José Mourinho has given an interview in The Times, and we recommend reading the whole thing. It’s behind a paywall, but proper journalism cost money; that’s why The Busby Babe is free and The Times is not. In it, Mourinho says that while his Manchester United team has made significant progress from last year, he still needs another summer transfer window to compete at the very top.
“I have said three [summer] transfer windows is what I need to have the team I want to have -- the team [that] I think can bring Manchester United to the top of English football and to close the gap to the top of European football again -- and I still think we need that third transfer window, but I'm not going to wait for the third transfer window to try to reach it.”
Even without securing the fourth signing that he wanted, Mourinho is happy with the business that United have done this summer.
“I think we were very clever,” Mourinho says. “We thought that something could happen that could change the market forever. Normally the last part of the market is less expensive, but this season, after Neymar [left Barcelona for Paris Saint-Germain in a world-record £199 million deal], everything changed — and changed for the worse in terms of prices. I think Lukaku on August 31 would have been £150 million. Matić would have been £60 million or £70 million. Neymar changed everything. If the biggest transfer in history had still been Pogba, I think Philippe Coutinho [the Liverpool playmaker] would now be in Barcelona at £101 million.
“People look to the £200 million figure now. Now the players of £20 million became £40 million, the players of £40 million became £60 million and everything changed. Lukaku and Matic, now, would have cost us £200 million in total. But because we did it in the first part of the summer, it was much less. I think we did well in financial terms and well in preparation terms, getting them before the season started. That is not crucial but it is important.”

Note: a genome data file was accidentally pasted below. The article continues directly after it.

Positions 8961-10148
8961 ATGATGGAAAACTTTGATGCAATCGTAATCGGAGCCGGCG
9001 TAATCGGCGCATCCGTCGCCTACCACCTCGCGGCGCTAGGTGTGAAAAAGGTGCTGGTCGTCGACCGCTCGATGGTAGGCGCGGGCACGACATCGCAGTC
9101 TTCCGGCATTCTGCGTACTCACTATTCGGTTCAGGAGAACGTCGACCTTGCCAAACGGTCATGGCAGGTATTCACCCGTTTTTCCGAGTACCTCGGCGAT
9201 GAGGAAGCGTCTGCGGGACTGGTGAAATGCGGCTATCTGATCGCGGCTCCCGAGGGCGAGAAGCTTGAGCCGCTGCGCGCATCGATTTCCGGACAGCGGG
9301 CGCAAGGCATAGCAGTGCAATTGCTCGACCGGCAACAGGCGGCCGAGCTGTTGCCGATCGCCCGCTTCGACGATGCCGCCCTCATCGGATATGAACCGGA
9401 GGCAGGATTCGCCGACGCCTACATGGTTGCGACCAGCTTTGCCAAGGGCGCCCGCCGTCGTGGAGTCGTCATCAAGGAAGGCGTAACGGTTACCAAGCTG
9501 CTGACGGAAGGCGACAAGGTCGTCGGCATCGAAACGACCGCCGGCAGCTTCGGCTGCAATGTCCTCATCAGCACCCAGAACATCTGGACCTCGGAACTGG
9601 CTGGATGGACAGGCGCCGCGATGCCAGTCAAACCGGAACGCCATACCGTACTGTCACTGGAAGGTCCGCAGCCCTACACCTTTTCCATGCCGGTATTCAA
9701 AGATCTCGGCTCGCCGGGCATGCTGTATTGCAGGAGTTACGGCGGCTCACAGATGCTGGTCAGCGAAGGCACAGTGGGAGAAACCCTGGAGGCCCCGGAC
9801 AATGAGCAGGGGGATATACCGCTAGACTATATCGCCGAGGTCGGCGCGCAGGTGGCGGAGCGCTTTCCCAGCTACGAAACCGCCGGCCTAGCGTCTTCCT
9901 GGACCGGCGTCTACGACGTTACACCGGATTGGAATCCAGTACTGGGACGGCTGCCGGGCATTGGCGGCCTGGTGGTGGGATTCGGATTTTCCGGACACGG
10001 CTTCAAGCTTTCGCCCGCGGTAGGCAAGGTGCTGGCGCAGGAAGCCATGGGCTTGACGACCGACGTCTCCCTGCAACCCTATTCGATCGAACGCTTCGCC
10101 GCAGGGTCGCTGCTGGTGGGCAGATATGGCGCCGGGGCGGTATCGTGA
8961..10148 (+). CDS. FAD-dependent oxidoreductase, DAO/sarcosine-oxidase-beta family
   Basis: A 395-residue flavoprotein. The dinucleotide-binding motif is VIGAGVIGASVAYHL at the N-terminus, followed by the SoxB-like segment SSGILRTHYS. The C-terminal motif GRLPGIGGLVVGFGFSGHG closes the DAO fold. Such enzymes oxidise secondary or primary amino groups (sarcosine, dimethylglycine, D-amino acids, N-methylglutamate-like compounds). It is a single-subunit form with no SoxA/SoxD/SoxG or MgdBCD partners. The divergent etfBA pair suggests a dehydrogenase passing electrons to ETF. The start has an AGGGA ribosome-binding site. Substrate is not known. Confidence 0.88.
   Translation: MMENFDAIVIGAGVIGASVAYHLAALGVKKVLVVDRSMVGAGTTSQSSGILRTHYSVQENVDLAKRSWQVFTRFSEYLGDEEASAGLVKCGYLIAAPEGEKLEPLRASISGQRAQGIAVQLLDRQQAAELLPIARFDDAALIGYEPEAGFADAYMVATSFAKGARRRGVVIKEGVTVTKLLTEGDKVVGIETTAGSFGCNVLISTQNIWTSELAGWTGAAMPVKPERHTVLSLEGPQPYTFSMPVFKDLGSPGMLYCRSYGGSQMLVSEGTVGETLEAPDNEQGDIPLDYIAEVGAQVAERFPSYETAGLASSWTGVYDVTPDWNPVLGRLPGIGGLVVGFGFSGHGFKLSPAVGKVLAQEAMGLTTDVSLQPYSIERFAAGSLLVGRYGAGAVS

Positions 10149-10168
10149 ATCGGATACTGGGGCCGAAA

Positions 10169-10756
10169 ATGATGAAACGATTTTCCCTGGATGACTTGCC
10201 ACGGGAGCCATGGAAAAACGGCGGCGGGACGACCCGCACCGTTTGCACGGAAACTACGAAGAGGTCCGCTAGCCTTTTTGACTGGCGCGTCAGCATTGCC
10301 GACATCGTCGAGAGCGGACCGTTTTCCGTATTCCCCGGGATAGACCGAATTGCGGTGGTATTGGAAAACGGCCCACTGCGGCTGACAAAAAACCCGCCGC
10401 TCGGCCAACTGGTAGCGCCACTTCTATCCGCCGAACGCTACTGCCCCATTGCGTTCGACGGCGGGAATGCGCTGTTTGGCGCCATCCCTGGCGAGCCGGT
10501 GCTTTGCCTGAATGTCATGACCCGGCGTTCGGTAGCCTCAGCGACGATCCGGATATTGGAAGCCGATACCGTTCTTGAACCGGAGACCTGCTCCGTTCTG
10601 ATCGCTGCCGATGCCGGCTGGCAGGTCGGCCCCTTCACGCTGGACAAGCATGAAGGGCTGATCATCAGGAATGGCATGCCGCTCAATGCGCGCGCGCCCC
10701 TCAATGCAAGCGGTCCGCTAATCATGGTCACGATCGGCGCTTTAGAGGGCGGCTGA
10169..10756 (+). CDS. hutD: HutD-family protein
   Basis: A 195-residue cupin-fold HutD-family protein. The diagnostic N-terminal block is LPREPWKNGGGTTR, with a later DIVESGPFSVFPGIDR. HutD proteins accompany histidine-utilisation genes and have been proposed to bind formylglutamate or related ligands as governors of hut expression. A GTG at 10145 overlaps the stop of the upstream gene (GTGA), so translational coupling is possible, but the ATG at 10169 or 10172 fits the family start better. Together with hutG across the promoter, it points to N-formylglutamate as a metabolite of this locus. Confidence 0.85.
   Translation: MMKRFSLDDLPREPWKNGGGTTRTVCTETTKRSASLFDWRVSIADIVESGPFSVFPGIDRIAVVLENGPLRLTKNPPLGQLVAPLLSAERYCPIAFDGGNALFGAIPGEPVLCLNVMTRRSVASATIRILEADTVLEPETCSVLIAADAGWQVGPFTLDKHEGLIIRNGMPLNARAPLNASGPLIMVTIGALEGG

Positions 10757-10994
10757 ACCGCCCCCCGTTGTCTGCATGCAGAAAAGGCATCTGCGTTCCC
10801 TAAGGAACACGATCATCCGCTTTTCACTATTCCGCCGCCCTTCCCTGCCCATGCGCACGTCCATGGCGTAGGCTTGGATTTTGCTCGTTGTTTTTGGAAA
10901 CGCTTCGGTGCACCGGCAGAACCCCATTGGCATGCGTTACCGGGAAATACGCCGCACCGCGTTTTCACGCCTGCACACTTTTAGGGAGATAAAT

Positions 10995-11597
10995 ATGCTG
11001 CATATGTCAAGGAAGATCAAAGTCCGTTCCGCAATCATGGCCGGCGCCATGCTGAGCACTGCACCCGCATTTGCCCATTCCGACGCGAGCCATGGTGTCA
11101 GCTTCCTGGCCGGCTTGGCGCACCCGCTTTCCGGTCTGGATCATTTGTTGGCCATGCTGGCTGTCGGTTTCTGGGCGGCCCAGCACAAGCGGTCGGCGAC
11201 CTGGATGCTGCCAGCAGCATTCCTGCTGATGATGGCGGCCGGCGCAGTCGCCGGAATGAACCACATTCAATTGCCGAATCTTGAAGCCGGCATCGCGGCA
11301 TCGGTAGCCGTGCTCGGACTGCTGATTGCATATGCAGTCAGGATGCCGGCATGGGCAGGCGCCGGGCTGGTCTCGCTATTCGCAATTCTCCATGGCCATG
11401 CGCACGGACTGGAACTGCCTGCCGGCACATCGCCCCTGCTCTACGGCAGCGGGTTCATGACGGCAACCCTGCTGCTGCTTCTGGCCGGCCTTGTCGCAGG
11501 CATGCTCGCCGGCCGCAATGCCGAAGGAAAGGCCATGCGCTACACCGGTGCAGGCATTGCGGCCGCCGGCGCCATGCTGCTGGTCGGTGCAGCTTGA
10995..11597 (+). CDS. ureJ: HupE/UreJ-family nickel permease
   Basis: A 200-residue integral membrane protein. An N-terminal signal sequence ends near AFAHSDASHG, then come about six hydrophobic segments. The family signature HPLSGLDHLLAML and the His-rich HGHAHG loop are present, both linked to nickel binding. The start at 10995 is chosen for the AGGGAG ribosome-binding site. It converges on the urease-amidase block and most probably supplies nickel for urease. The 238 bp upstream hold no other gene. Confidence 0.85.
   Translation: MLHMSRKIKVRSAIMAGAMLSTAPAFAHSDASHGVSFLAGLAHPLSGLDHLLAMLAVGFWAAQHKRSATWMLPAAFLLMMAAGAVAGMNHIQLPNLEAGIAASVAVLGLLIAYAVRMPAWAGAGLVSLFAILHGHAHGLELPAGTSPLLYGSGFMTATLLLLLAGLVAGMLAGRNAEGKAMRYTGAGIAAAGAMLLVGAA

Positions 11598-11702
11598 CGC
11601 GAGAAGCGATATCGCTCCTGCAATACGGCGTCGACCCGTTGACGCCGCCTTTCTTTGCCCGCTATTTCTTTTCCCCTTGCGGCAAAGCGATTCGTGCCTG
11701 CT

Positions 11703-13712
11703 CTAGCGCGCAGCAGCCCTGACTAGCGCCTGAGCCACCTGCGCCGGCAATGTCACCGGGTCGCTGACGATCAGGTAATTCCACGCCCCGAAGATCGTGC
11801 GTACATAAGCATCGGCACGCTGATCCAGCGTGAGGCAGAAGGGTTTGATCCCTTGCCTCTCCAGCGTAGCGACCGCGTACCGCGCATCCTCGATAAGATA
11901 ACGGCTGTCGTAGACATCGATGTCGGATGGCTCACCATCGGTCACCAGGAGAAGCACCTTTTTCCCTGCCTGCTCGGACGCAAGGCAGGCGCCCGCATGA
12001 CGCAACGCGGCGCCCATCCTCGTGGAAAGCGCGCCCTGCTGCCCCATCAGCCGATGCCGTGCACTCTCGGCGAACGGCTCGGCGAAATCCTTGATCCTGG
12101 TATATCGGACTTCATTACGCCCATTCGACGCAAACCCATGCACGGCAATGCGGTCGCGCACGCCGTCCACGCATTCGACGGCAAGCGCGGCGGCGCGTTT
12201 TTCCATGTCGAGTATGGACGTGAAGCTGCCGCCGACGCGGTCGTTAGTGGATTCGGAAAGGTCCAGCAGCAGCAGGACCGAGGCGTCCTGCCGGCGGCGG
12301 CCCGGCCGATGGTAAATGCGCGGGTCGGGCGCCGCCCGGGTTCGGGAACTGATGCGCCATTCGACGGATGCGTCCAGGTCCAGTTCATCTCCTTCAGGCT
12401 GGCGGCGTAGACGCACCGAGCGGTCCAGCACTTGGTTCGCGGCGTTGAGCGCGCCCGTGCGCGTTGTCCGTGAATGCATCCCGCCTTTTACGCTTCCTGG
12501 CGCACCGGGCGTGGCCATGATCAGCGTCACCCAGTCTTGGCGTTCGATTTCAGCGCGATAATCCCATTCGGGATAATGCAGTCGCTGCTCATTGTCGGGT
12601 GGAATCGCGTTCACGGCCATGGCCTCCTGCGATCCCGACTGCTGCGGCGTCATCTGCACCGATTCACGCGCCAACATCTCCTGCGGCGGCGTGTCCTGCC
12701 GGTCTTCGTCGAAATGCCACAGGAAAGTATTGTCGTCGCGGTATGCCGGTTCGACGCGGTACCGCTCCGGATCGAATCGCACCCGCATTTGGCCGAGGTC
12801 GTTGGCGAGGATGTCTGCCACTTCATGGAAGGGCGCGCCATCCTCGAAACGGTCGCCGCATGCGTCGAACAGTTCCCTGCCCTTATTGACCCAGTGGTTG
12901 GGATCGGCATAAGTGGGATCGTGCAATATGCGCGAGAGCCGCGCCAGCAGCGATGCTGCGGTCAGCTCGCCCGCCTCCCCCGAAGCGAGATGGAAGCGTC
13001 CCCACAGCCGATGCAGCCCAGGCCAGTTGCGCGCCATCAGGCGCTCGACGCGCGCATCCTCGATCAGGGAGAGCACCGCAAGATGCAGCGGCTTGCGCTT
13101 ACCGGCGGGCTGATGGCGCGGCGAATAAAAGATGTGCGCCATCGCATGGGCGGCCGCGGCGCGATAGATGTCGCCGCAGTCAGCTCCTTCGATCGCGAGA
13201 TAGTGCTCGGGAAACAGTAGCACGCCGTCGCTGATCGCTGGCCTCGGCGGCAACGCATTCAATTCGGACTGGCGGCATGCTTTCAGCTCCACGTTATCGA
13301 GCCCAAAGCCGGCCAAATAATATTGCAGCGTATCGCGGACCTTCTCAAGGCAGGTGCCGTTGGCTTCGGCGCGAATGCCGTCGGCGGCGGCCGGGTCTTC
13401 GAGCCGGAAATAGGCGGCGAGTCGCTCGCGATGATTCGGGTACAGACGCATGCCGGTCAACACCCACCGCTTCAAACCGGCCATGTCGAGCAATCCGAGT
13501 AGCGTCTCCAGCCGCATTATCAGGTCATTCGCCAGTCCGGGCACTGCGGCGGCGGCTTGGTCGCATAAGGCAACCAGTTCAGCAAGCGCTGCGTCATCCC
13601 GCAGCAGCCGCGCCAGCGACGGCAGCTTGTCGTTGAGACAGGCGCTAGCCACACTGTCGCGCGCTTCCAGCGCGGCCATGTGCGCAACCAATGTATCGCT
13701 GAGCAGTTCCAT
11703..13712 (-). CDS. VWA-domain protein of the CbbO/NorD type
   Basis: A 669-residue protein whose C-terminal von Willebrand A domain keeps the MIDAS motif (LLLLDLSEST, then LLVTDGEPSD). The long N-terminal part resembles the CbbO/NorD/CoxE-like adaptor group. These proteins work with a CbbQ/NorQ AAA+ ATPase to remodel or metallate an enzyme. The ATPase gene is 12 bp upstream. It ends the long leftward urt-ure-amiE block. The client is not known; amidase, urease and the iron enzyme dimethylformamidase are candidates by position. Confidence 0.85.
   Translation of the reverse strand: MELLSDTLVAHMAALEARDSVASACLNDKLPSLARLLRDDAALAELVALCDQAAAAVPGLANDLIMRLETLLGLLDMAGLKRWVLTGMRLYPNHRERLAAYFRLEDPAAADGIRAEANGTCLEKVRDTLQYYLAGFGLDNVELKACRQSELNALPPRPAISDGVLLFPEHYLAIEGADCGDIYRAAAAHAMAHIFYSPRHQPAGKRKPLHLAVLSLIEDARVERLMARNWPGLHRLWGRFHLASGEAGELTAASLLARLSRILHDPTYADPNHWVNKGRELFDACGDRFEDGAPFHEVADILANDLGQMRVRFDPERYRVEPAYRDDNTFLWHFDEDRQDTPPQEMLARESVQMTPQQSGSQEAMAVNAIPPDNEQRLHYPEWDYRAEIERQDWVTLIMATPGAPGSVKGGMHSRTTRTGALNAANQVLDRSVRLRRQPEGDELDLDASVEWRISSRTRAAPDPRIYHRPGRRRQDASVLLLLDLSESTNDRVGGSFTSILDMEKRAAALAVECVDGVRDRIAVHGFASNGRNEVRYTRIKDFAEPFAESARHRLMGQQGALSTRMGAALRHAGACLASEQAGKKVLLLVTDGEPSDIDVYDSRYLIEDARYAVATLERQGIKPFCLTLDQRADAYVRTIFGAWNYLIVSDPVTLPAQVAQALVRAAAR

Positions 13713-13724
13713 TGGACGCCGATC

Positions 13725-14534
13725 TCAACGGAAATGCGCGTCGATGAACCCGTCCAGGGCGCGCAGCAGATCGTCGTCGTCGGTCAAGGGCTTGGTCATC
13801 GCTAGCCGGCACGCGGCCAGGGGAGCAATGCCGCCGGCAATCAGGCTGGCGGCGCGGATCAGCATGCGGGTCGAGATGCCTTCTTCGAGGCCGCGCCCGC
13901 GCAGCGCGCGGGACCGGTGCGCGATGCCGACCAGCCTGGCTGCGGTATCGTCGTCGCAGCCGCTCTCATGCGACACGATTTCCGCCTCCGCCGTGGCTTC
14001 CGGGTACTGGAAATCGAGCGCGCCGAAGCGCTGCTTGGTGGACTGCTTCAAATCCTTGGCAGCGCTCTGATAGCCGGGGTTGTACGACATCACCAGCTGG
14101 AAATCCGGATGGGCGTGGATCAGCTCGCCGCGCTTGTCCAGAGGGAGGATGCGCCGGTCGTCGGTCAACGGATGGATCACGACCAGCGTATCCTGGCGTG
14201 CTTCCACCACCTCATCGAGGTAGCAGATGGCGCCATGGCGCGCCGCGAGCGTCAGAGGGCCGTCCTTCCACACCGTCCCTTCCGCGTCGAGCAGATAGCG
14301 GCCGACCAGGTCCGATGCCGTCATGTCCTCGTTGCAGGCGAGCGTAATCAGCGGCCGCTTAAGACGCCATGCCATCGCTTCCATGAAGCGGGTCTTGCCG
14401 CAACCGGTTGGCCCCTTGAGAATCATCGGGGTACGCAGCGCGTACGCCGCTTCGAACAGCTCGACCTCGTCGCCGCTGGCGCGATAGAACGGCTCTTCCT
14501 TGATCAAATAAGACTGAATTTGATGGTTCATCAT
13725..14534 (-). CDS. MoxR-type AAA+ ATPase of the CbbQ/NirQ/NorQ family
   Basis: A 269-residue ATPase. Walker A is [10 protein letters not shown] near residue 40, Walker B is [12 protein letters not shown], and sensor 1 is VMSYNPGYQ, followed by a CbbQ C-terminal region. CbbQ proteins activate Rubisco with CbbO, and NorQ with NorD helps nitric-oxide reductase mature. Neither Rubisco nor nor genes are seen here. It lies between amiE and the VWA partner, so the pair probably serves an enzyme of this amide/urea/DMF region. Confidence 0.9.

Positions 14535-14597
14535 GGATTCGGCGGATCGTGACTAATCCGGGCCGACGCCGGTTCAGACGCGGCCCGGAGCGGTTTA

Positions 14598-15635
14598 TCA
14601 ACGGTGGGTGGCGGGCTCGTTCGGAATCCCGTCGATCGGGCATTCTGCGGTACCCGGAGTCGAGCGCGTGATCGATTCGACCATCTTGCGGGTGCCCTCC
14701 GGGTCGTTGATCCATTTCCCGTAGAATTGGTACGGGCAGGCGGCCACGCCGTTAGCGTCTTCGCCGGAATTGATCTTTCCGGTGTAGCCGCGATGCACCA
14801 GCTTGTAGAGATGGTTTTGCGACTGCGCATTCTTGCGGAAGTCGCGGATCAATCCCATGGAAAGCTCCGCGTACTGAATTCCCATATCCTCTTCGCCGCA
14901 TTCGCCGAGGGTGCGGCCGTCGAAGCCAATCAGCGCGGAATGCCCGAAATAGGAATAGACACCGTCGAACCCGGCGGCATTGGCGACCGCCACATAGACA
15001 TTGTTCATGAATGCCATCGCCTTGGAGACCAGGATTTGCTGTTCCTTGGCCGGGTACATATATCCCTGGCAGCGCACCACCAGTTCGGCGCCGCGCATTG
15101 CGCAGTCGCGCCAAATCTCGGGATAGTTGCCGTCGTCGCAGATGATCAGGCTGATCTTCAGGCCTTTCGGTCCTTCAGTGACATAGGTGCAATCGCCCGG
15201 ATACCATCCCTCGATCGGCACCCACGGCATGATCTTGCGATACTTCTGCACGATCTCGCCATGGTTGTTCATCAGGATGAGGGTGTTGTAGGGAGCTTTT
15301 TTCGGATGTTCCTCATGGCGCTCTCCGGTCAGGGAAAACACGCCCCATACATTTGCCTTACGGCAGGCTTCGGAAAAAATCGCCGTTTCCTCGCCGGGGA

Mourinho also refuted the perception of him as a short-term manager (even though he accepted that he had earned that tag in a sense, earlier in his career), and reiterated his desire to be at United for a long time.
“If people say that because I win and leave, I have to accept that because in a certain period of my career I did that,” he says. “When I win the Champions League, at Porto, at Inter, I disappear. I left Real Madrid when the club wanted me to stay. The only place I was sacked was Chelsea, but always after winning the title. “If people say that because I move from club to club, they’re right, but I don’t think I am [short-termist]. I prepare clubs for success. I think I prepare clubs in a way where, when I leave, the new manager arrives at a top club. And that is not short-term even if you leave. If you’re in a club one or two years — or any job — if you leave a structure to be even more successful without you than with you, that’s not short-term. That’s long-term. That’s long-term.
“In the past I always wanted to coach in different places. When I came to Chelsea in 2004 I never thought to stay for 20 years. Never. When I went to Italy I always had in mind I had to go to Spain. If in this moment now you ask me can I go to France or to Germany, I say, ‘Why not? Why not?’ But I’m in a different moment in my career now. I always had Spain and Italy [as places where he hoped to manage], but England is my passion and at this moment I can say I would like to stay many years.”
In other news, United have withdrawn their appeal to UEFA over Phil Jones’ ban for abusing an anti-doping official following last season’s Europa League final victory. Having already served the first of the two-match ban, Jones will be unavailable for next week’s Champions League opener against Basel. With Eric Bailly also suspended, Chris Smalling and Victor Lindelöf will most likely get their first starts of the season. That should be fun.